"As a country, we need to address the question of whether we can afford … to write off nearly half of our younger-adult population as not having the skills needed to effectively engage as full and active participants in their own future and that of our nation," write the authors of the ETS report.
The ETS report also indicates that parental education levels correlate more strongly with U.S. millennial numeracy proficiency than in other countries, suggesting America’s middling scores would be much lower without the high college-completion rates of the previous generation.
Goodman and co-author Anita Sands also ruled out the effect non-native workers have on U.S. millennials' scores, pointing to data that showed American workers born here and abroad performed near the bottom compared to young workers with similar profiles in other participating countries.
PIAAC is produced by the Organization of Economic Cooperation and Development, the same organization behind Program for International Student Assessment; since 2000, that academic assessment has found U.S. 15 year-olds to be below average in math and science compared with their peers in other countries. And the International Student Assessment is one of several worldwide tests that have found U.S. students trailing their peers elsewhere. In 1964, the U.S. ranked 11 out of 12 on the first international math assessment—and that was in the middle of a decades-long period of prodigious economic growth.
A January report by the liberal advocacy group Washington Center for Equitable Growth calculated that if the U.S. were to invest in resources to raise the performance of its 15-year-olds on the International Student Assessment—bringing them on par with the average score of test-takers worldwide—the result would jumpstart the economy. The center's researchers concluded that the investment would yield an increase of $900 billion in the country’s local, state, and federal tax revenues over the next 35 years. Those gains far outweigh the resources necessary to improve U.S. student scores, the report’s authors wrote.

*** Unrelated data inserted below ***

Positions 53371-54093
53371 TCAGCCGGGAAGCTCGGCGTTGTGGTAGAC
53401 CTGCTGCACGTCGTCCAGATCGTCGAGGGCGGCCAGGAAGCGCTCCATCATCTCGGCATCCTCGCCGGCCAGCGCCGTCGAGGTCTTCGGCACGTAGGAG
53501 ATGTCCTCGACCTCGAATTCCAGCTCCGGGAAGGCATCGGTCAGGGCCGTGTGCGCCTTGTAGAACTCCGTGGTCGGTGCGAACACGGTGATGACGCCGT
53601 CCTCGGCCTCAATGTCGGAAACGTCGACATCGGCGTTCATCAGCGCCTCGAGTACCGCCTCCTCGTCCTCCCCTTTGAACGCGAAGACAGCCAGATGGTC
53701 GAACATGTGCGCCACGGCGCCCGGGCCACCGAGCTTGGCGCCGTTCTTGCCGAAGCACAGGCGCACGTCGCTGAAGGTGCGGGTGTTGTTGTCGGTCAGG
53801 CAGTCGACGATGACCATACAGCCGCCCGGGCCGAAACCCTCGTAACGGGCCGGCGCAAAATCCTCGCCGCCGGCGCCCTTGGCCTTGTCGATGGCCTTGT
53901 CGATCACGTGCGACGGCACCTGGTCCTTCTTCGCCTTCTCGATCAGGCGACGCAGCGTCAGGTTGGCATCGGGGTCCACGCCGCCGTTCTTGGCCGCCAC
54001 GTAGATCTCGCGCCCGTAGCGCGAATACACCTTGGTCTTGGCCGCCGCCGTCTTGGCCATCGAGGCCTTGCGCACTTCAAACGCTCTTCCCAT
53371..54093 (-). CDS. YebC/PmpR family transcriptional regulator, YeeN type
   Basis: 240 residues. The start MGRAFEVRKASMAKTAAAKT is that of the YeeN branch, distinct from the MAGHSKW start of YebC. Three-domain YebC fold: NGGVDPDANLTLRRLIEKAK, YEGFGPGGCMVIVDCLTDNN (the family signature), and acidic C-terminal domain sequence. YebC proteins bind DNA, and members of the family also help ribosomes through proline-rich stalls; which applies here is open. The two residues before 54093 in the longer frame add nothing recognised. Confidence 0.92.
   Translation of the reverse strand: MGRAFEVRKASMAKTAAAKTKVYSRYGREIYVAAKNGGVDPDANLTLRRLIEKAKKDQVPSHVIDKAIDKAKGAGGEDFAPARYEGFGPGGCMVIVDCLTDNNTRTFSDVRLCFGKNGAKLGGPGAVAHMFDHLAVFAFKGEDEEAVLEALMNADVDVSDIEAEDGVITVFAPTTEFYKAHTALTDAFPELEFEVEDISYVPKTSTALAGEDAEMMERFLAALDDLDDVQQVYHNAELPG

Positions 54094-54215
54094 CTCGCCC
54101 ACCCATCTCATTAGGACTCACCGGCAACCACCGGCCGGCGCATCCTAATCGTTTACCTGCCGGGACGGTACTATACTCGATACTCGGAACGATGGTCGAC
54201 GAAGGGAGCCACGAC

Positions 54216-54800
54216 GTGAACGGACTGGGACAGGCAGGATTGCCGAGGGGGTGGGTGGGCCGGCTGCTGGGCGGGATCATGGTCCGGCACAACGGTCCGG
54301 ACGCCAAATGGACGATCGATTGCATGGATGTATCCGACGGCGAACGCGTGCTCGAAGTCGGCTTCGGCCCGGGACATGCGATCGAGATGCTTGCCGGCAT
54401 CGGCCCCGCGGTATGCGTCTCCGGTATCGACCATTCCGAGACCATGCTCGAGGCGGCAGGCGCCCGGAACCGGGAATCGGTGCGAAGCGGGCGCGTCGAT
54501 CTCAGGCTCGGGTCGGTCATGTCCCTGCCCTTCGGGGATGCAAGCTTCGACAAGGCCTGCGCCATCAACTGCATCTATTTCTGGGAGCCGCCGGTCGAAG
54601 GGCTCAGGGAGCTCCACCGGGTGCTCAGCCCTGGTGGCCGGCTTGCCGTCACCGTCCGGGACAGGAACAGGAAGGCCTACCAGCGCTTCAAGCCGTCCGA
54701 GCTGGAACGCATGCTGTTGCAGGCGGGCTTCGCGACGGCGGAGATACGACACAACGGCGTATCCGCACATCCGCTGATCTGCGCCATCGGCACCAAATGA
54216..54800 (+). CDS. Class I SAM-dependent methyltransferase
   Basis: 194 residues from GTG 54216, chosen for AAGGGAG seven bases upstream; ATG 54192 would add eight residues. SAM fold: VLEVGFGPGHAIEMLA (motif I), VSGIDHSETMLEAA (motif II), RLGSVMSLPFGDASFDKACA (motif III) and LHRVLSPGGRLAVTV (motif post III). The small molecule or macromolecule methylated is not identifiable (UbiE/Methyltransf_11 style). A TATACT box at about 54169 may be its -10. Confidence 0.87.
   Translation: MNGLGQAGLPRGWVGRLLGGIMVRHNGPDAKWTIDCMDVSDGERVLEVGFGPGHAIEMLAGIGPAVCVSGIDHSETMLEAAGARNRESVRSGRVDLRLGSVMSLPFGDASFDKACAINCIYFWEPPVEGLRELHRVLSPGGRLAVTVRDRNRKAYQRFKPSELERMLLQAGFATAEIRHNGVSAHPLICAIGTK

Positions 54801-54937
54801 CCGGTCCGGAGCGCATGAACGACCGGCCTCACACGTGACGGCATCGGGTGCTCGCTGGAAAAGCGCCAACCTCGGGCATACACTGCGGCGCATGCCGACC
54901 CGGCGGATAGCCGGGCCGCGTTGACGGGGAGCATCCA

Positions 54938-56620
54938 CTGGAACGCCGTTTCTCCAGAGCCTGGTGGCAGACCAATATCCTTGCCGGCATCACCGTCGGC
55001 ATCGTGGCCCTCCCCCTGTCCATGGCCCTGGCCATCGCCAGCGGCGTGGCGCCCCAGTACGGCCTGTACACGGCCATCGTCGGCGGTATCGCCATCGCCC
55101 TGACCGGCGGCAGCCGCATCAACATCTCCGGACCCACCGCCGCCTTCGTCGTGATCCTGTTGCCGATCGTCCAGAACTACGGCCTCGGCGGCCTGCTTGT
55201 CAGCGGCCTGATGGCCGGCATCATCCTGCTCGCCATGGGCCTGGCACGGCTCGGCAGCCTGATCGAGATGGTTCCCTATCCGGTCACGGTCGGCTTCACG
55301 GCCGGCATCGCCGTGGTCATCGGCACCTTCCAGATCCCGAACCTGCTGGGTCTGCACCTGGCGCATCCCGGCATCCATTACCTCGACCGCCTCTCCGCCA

Goodman cited the kinds of policy decisions that have shaped the U.S. in the last four decades, largely in response to "globalizing changes in the economy and technology ... But all of those global forces have affected European countries, as well, and yet they made different kinds of policy choices and have different results."
Loveless of The Brookings Institution says that, empirically speaking, the PIAAC results don’t match up with existing data about the U.S. economy’s performance. But a bigger qualm Loveless has is the assumptions that the adult-competencies assessment makes about the skills workers will need going forward. "Let’s say I was alive in 1915 and I gave a test that predicted the job skills and future economic productivity of nations," he said. "I just don’t see how anyone in 1915 could have foreseen the skills that would have been important for the rest of the 20th century, and I doubt that anyone’s doing that now for the 21st century."
No test maker, Loveless said, "has come up with an assessment that’s a crystal ball like that."
But the report’s authors said their findings are consistent with other data sets that capture where the U.S. stands academically on both a national and global scale, particularly the International Student Assessment and the Nation’s Report Card, the federal exam that measures the academic proficiency of students in certain grade levels. "If our data were showing something that’s not in line with other kinds of large-scale assessments, it might raise questions," Goodman said. "But that’s not the case."
This post appears courtesy of The Educated Reporter.